Members of the European parliament on Tuesday rejected several reform proposals designed to make the workings and finances of their institution more transparent.
MEPs also voted-down a suggestion that the parliament should choose whether to sit in either Brussels or Strasbourg, dealing a blow to efforts to end the costly monthly shuttling of the assembly. The parliament's multiple-seat arrangement is estimated to cost €200m ($259m, £137m) a year.
Chris Davies, parliamentary leader of the British Liberal Democrats, described the outcome as an “all-clear to embezzlement”.
Mr Davies had pushed in particular for changes to ensure that private contributions to MEPs' pension schemes could not be paid out of public funds.
He added: “After the votes today, people across Europe can hardly be blamed if they think that some MEPs are engaged in corrupt practices and that they don't belong in a parliament but in jail.”
The parliament's “gravy train” reputation is seen as one of the reasons for the constant decline in turnout since direct European elections to the parliament started in 1979.
Disillusionment among voters and concerns about fraud prompted some MEPs such as Mr Davies to tablenew proposals recently to reform the institution.
Yesterday's outcome reduces the chance of an agreement soon between the parliament and European Union member states on a comprehensive reform of the legal status and salary of MEPs, which has been a long-standing subject ofdispute.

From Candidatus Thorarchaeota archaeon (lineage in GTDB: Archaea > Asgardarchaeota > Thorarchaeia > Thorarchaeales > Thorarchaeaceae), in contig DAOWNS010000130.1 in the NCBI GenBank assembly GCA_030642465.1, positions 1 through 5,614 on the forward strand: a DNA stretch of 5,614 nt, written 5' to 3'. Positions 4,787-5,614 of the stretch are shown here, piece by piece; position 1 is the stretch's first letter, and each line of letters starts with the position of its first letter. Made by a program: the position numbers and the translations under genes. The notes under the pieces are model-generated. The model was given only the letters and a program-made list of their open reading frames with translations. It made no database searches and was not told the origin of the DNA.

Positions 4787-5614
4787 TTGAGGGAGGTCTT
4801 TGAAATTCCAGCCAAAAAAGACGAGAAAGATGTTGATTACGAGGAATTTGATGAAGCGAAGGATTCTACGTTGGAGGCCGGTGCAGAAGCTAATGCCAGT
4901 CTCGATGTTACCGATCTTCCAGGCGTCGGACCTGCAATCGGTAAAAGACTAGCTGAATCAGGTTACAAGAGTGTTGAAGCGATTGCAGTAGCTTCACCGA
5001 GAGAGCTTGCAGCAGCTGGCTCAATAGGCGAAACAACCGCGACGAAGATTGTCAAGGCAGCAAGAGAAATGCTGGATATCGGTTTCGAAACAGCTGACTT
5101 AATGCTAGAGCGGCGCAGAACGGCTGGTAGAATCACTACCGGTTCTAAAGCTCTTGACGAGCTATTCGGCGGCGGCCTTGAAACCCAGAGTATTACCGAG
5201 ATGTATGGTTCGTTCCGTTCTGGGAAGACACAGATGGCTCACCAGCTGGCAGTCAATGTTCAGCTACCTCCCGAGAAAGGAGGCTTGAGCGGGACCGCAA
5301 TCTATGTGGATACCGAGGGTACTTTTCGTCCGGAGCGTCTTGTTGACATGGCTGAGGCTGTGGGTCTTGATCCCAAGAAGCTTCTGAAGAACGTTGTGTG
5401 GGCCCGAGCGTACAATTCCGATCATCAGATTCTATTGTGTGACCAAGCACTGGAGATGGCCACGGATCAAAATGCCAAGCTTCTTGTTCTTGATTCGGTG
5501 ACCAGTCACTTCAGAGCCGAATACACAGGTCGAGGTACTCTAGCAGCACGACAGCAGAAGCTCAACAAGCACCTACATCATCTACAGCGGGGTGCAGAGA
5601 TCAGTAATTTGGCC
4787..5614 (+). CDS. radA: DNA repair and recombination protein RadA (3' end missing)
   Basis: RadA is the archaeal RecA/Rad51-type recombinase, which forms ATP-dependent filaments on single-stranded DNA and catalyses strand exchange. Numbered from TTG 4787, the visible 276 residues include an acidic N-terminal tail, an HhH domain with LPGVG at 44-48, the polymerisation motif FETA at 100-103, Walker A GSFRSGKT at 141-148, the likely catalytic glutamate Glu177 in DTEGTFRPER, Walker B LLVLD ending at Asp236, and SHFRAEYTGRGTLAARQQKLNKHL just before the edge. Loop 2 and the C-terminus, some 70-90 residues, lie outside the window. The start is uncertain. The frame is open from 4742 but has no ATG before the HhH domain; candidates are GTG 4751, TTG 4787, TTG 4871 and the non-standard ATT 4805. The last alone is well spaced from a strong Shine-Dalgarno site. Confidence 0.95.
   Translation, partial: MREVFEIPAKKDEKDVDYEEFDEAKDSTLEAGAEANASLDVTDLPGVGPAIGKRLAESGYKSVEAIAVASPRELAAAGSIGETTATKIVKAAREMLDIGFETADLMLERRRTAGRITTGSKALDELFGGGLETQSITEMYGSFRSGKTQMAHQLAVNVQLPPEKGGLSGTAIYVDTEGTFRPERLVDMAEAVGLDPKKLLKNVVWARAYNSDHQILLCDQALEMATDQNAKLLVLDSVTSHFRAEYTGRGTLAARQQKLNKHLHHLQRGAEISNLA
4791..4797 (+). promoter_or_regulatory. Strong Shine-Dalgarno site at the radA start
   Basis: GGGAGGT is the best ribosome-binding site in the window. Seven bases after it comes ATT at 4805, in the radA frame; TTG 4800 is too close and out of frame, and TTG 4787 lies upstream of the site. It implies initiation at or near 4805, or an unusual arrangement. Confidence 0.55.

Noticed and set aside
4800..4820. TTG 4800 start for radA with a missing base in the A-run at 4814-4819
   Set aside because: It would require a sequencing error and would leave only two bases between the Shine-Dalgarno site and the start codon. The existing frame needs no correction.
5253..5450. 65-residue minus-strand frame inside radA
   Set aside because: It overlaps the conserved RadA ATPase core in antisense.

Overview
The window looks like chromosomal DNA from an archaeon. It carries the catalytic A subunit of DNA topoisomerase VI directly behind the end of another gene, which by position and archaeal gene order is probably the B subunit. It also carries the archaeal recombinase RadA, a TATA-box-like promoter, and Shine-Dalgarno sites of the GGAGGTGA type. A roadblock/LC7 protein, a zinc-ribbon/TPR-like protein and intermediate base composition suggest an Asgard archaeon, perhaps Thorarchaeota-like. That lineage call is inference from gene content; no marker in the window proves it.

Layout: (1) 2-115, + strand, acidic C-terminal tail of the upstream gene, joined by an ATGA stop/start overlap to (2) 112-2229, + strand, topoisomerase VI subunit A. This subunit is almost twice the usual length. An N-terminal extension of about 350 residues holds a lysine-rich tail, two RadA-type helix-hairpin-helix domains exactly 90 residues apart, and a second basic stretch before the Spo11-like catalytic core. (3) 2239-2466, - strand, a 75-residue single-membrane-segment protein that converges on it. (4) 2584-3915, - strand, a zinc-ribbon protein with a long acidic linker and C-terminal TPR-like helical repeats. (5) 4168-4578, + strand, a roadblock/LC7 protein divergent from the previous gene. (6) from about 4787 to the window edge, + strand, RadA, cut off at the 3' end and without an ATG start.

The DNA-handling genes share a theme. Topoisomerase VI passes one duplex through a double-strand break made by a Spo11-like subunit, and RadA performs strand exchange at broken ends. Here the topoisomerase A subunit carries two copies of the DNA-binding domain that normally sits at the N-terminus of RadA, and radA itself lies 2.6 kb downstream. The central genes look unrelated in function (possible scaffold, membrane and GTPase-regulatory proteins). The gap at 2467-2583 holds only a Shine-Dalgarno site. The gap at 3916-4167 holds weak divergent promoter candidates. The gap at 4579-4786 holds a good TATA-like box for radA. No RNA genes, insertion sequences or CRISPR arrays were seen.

The Luxembourg government, which currently holds the EU's rotating presidency, has been working on a new proposal to end the deadlock at a time when salary discrepancies among MEPs have widened considerably following last May's EU enlargement.
Ona Jukneviciene, a Lithuanian MEP who steered the budgetary discharge report that included the various reform proposals, said: “After what happened today, the Luxembourg presidency cannot be blamed for concluding that parliament is not yet ready to proceed with reform.”
MEPs rejected by 345 votes to 259 a proposal to reform the generous system of travel expenses, which has been one of the most visible perks for MEPs, with a system that would only reimburse their actual travel costs. Among the new plans rejected, MEPs voted by 351 votes to 248 against a proposal to allow auditors to check the way they fund their private pensions. The parliament's pension scheme has also come under fire from the Court of Auditors, the EU spending watchdog, which claims it does not have a “sufficient legal basis”.
MEPs similarly turned down the introduction of a system of sanctions for MEPs found guilty of violating parliamentary rules.
In another disappointment to the reformers, MEPs rejected a proposal from the Liberal group to create a code of professional ethics that would, for example, help clarify links between MEPs and lobby groups.
Terry Wynn, an MEP from the UK Labour party, said it was shocking to see some of his colleagues fill their annual declaration of interests simply with “as before”.
As an example of possible conflicts of interest, he said: “What I still have not come to terms with is the amount of people who have agricultural interests and there are a lot of them and who then vote on questions of agricultural interests.”
The decision about whether to maintain the Strasbourg seat rests with EU member states and France has repeatedly said that it would block any attempt by MEPs to leave the city.
Reformists insist the only way to increase pressure on France to end the parliament's travelling circus is for MEPs to give a clear and united message something they markedly failed to achieve yesterday.
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